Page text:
At lunchtime, every board member receives a mysterious metal box. One finds Ramen in it, another a beefsteak, and someone else a rotten apple. “Mr. Wilson, what did you get?” Andrew ceremoniously opens his box, and beams “Lootboxes!” He then pulls out a miniature lootbox and, with increasing frustration, tries to take a bite out of it.

  23. “this is a mean-spirited mockery of the American people, perpetrated by someone who doesn’t seem to understand their target”

    That is the point I think.

    Lazlow is a american so I’ll assume he understands american culture well.
    Pisswazzer is a joke brand for a american beer with a german sounding name (I forget which beer it is, I think americans has two actual beer brands that is actually european).
    GTA also has “Sprunk” which is a soda brand, or a flavour. Parody name of Sprite maybe?
    eCola is another and obvious one.

    The humor is hit and miss. For some it makes them chuckle or laugh, myself I chuckle more than laugh, but I do sometimes laugh at the absurdity of some of the fake ads etc.
    Then on the other scale I guess some people end up feeling offended; either because it hurts their sense or patriotism or real brand loyalty. The ol’ “a little too closer to home” feeling which some comedians like to try and hit.
    I’m not sure if I’d call Lazlow a comedian though, at least not a conventional one.

    Oh and you missed the radio/tv commercials for Maibatsu Monstrosity (parody of a giant Mitsubishi SUV?) and other cars.

    I also speculate that while at some point GTA may have been satirical/parody of the real world, it is now as much it’s own world with parallels to our own. In which case the off-beat satire you point out actually fit within the GTA universe (it’s self consistent, at least as far as I’ve noticed).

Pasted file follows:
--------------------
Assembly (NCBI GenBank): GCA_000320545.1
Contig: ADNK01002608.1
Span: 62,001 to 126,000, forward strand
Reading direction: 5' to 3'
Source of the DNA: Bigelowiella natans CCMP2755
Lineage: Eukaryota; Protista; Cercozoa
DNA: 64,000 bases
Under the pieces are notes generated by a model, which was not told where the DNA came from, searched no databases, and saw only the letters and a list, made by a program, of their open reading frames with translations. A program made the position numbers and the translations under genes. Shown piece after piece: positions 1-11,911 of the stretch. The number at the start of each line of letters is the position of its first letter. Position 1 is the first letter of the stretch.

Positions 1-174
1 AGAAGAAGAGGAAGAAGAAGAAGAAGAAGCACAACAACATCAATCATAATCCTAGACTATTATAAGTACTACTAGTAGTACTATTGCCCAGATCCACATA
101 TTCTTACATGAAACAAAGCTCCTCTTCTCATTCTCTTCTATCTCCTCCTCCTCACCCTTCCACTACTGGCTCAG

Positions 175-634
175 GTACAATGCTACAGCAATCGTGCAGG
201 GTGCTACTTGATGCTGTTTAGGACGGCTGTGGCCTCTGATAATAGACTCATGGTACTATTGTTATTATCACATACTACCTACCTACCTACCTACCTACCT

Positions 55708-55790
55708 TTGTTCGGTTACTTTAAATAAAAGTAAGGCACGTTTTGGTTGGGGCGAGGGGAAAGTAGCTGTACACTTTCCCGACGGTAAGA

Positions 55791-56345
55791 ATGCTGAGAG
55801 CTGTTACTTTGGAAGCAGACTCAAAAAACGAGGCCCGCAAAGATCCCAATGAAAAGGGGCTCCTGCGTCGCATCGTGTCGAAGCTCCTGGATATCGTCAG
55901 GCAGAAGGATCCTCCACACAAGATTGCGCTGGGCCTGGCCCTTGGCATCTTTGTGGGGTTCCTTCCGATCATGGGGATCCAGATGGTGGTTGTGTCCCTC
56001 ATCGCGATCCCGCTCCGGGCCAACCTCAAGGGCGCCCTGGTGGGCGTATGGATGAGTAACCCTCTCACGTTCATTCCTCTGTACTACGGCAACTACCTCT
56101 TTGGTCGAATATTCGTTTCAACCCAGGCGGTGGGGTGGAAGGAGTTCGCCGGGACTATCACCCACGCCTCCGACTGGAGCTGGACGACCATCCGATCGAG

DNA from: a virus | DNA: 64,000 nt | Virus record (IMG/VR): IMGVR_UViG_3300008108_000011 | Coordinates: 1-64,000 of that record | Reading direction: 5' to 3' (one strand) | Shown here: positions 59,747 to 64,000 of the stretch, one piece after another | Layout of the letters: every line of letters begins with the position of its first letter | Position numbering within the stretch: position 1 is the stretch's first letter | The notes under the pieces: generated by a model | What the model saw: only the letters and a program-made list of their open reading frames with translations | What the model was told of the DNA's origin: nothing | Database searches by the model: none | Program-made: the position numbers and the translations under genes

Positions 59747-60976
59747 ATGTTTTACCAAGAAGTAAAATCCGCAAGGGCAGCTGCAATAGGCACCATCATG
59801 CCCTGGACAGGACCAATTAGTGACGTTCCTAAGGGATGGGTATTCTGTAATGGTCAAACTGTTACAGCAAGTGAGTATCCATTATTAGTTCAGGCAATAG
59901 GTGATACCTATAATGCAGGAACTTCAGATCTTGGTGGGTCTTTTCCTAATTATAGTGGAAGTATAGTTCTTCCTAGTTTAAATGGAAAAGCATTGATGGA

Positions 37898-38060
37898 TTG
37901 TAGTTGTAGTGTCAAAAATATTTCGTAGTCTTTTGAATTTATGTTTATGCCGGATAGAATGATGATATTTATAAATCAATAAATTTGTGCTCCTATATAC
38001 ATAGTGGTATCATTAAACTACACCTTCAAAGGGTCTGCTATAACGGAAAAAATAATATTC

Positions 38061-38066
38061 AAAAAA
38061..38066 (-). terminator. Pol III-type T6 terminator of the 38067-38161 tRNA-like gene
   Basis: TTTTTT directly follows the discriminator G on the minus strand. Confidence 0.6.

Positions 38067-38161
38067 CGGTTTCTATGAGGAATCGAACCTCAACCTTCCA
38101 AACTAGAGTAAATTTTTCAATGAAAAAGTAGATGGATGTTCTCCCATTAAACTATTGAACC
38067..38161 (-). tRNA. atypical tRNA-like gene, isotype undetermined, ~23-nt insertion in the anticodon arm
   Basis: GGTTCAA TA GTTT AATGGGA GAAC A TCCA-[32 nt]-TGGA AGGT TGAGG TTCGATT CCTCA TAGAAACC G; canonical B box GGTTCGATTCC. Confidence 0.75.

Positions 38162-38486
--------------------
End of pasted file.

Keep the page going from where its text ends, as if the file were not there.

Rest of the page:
If there is one thing that’s been consistent over the GTA franchise it’s the “80s” based juvenile satire/parody humor, Lazlow has kept that alive. And I think that is part of GTAs “charm”.

    Which is why I’m worried about GTA VI, if a modern audience do not get it/like it then GTA V may be the last single player GTA. By that I mean, GTA VI will probably be quite different from GTA has we know it. Studio heads have stated in interviews that they are thinking of ways to integrate the other cities (possibly via the airport). This would make sense of GTA Online, less sense for single player. Making a “GTA V” or similar is time consuming and expensive, if Take Two want Rockstar to do it the easy way then a online “games as a service” where they add a new city/map every few years and trickle out content (possibly some paid?) over the years instead of single player they may end up doing that.

    In GTA Online I doubt most pay much attention to the ingame radios (that has chatting) or he ingame internet websites or the stuff on the TV. The missions and related story content is what they notice instead.

    So the stuff you dislike Shamus may actually vanish with the next GTA game. Dan and Sam Houser almost left Rockstar before GTA V, and Lazlow probably would have gone with them. We’ll see if Dan and Sam Houser stick around for GTA VI, if they don’t we may see a tonal shift for GTA (new game director(s)).
    GTA has already lost some of it’s key people like Leslie Benzies who left in 2014 and sued for outstanding royalties.
    He also worked as producer and lead designer for Red Dead Redemption and Rockstar seems to have found a good replacement there though.

    But Red Dead Redemption has the benefit of being set in a time period and to be “historically accurate” (more so than Battlefield V it seems). GTA will struggle.
    GTA III was set in the 90s, Vice City in the 80s, San Andreas in the 90s/00s, GTA IV in 00s, and GTA V in the 10s (present day).
    A GTA VI will either have to stick to the GTA V “time” so it fits in with the GTA Online/GTA V world, or it’ll have to be set in a different time period. How that will impact GTA Online I have no clue. Parodying a time in the past is easier than “present day” though.

  24. In reference to anime and silly titles, a recent (still running) anime series which is moderately good IMO is: Isekai Maou to Shoukan Shoujo no Dorei Majutsu